April 26 coronavirus news
In a desperate attempt to reach home during India’s strict coronavirus lockdown, a man traveled more than 800 miles home disguised as an onion seller, only to be sent to quarantine by the local police after reaching his destination.
According to police, Prem Murti Pandey, an employee at Mumbai's airport, loaded a truck with 28 tons of onion and traveled around 1,400 kilometers (869 miles) from Mumbai to his home in Prayagraj, northern India.
“I was stuck in Mumbai. Given the number of cases being reported in the city, I was scared and hence I had no option but to return home,” Pandey told CNN, speaking from the quarantine center.
So Pandey decided to rent a truck, hire a driver and disguise himself. "We bought the onions from a vegetable market near Mumbai, and using the excuse of produce delivery, we crossed three states to finally reach home on Friday after traveling for three days," according to Pandey.
India's lockdown rules allows vehicles delivering food items to cross state borders. Pandey was sent to quarantine after his actions surfaced on Saturday, Arvind Kumar Singh, a senior police official in Prayagraj told CNN.
“He has not shown any symptoms of coronavirus but he has been kept in a quarantine center as a precautionary measure for two weeks,” the police official added.
Maharashtra -- home to India's financial capital Mumbai -- is the worst-affected state in the outbreak, with more than 28% of the country's coronavirus cases reported there.
The NBA plans to reopen team practice facilities on Friday in areas where local government officials have relaxed stay-at-home restrictions, according to a report from ESPN.
Sources tell the network that players will be allowed to voluntarily work out individually but not as a team.
The NBA also plans to find alternative arrangements for players in states with full stay-at-home orders to be able to practice.
This move by the league doesn't mean that the season is starting anytime soon, according to ESPN's sources.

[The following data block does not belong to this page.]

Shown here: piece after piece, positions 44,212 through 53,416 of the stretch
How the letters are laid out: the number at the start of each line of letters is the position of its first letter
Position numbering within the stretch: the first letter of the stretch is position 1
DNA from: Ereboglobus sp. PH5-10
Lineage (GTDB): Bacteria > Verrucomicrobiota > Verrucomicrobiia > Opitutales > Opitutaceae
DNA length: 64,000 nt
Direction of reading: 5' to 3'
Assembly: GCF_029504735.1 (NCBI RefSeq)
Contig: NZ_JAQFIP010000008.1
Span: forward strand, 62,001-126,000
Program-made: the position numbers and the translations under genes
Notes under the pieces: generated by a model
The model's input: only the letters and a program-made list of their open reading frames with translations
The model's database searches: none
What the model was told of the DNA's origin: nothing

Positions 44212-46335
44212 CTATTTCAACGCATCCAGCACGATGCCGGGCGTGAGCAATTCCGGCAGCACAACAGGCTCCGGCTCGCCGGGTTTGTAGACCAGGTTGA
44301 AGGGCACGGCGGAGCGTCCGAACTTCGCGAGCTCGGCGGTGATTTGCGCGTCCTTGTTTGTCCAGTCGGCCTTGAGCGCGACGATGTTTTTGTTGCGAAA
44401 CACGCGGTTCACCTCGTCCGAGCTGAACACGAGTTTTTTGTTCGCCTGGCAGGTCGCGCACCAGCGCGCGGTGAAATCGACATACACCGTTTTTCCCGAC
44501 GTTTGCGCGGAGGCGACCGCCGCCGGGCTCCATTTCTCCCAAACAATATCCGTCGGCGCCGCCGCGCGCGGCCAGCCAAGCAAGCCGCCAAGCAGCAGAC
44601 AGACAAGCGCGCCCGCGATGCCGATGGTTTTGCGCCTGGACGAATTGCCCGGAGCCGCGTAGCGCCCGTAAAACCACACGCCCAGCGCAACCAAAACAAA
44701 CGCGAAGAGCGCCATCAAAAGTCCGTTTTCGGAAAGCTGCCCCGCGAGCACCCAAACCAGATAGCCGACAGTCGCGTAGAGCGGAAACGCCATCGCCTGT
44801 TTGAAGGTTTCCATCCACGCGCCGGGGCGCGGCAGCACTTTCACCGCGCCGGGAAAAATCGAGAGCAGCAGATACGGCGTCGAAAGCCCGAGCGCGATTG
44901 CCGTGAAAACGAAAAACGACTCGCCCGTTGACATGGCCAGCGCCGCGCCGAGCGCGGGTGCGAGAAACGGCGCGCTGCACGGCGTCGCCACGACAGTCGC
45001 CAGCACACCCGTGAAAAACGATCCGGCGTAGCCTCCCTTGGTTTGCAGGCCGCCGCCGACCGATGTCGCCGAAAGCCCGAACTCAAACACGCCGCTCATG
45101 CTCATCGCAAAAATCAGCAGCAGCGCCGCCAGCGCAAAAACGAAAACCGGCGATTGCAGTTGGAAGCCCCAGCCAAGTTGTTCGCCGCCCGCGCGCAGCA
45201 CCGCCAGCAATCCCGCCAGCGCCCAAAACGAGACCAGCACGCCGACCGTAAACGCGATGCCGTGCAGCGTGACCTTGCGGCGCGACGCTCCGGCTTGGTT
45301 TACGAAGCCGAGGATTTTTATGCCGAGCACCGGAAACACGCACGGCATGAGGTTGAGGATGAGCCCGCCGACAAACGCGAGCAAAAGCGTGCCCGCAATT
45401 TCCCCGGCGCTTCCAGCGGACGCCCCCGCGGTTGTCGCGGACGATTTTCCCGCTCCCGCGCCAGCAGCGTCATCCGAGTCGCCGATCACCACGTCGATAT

The 57-year-old Bay Area woman Patricia Dowd, who is believed to be the first coronavirus related death in the US, suffered from a heart rupture caused by the virus according to The San Francisco Chronicle who obtained and published a copy of the autopsy report.
CNN has reached out to the Santa Clara Medical Examiner-Coroner’s office for an independent copy of the autopsy report.
Dowd, who died on February 6, worked as a manager for a semiconductor company and "exercised routinely, watched her diet and took no medication," the Los Angeles Times first reported Wednesday.
She had not traveled to any area with a high transmission rate of the virus before her death.
Rick Cabello, Dowd's older brother, told CNN she didn't smoke and was in good health.
"She was an athlete in her high school days, she was always active," Cabello said Wednesday. Her sudden death was a shock to family members. They all believed it was a heart attack, Cabello said.
Lebanon is relaxing some of its coronavirus restrictions, known as the "general mobilization," by increasing the opening hours for some commercial and industrial enterprises in the country starting Monday.
The decree, issued by the Minister of Interior, Mohammed Fahmi, has amended the opening and closing times for factories, wholesale and retail shops, supermarkets, dairies, bakeries, free trade shops such as mechanics’ shops, carpenters, TV production companies, and other establishments.
Other measures include:
- People over 65 years old have been asked to stay at home, and only to leave if there is “an extreme necessity,” the decree added.